After 3 trips to space, he's realized something no one says.

People who've seen Earth from space often have a pretty cosmic attitude about the place.

After 3 trips to space, he's realized something no one says.
Gates Foundation

Astronaut Chris Hadfield wants everything and everyone to stop for a minute. Hadfield says we're all going too fast to realize something really important.

Now obviously...

But there are lots of reasons to be hopeful.

And it's not just because of our amazing technology. Though, of course...

There's something basic about the human spirit.

There are so many great signs of progress and things to be thankful for, like incredible advances in survival rates for our youngest people.

And then there's all this.

And this...

And this...

Things are getting better.

And not that slowly either.

So Hadfield says he's optimistic.

Hadfield believes everyone else should be optimistic, too, because it's our best way forward together.

"Remember, nobody changes the world on their own." — Chris Hadfield

Here's the video he made explaining his case.


If the past year has taught us nothing else, it's that sending love out into the world through selfless acts of kindness can have a positive ripple effect on people and communities. People all over the United States seemed to have gotten the message — 71% of those surveyed by the World Giving Index helped a stranger in need in 2020. A nonprofit survey found 90% helped others by running errands, calling, texting and sending care packages. Many people needed a boost last year in one way or another and obliging good neighbors heeded the call over and over again — and continue to make a positive impact through their actions in this new year.

Upworthy and P&G Good Everyday wanted to help keep kindness going strong, so they partnered up to create the Lead with Love Fund. The fund awards do-gooders in communities around the country with grants to help them continue on with their unique missions. Hundreds of nominations came pouring in and five winners were selected based on three criteria: the impact of action, uniqueness, and "Upworthy-ness" of their story.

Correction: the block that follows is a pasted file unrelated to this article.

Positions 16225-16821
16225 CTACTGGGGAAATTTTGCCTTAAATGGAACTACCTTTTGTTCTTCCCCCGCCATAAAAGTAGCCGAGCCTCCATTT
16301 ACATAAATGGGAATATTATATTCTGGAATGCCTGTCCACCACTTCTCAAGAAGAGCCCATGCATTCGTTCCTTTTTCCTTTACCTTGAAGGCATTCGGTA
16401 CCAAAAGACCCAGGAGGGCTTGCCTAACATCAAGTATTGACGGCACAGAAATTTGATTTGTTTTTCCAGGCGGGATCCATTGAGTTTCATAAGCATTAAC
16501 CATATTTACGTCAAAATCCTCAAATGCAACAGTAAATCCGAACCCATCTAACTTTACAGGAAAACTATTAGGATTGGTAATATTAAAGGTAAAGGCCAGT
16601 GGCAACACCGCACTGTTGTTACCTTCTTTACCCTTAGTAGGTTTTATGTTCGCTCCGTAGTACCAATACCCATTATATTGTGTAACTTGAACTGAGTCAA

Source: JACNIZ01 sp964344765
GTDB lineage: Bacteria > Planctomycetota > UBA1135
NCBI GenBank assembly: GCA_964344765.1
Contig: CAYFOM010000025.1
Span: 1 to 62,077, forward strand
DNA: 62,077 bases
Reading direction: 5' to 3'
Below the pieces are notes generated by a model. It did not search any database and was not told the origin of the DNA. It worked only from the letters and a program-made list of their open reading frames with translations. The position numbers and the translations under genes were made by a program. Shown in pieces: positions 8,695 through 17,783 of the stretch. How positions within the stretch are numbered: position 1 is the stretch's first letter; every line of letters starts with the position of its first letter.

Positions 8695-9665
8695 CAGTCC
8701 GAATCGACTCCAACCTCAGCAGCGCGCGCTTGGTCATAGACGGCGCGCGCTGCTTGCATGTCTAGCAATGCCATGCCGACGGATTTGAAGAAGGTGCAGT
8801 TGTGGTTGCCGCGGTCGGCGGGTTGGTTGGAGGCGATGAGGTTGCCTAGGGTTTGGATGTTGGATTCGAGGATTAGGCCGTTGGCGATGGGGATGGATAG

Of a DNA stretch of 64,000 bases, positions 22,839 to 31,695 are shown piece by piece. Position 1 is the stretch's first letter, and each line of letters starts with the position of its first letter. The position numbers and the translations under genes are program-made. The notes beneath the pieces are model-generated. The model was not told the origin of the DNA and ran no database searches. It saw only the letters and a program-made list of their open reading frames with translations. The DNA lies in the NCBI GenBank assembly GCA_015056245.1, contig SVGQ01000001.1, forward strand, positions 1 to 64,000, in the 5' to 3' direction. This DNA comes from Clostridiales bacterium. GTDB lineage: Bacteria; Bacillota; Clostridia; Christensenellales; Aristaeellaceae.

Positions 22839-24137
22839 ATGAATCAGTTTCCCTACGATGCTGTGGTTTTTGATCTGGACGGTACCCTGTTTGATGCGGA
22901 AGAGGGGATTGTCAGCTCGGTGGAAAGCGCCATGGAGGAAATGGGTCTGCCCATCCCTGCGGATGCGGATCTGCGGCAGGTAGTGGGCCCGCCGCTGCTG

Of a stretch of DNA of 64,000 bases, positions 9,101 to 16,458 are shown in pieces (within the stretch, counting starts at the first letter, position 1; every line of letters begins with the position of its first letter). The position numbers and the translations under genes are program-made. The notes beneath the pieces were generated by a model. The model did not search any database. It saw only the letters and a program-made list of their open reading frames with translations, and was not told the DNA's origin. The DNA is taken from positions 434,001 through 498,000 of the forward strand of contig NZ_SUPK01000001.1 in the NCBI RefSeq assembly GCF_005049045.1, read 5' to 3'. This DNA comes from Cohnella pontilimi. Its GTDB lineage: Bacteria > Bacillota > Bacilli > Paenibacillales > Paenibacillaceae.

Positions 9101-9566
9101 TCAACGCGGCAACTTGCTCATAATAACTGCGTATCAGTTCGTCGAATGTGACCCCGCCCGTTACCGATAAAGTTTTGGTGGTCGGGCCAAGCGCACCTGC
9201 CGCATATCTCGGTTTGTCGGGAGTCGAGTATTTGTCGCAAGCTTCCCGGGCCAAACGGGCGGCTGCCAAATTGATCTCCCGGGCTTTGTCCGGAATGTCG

Here's a look at the five winners:

Edith Ornelas, co-creator of Mariposas Collective in Memphis, Tenn.

Edith Ornelas has a deep-rooted connection to the asylum-seeking immigrant families she brings food and supplies to families in Memphis, Tenn. She was born in Jalisco, Mexico, and immigrated to the United States when she was 7 years old with her parents and sister. Edith grew up in Chicago, then moved to Memphis in 2016, where she quickly realized how few community programs existed for immigrants. Two years later, she helped create Mariposas Collective, which initially aimed to help families who had just been released from detention centers and were seeking asylum. The collective started out small but has since grown to approximately 400 volunteers.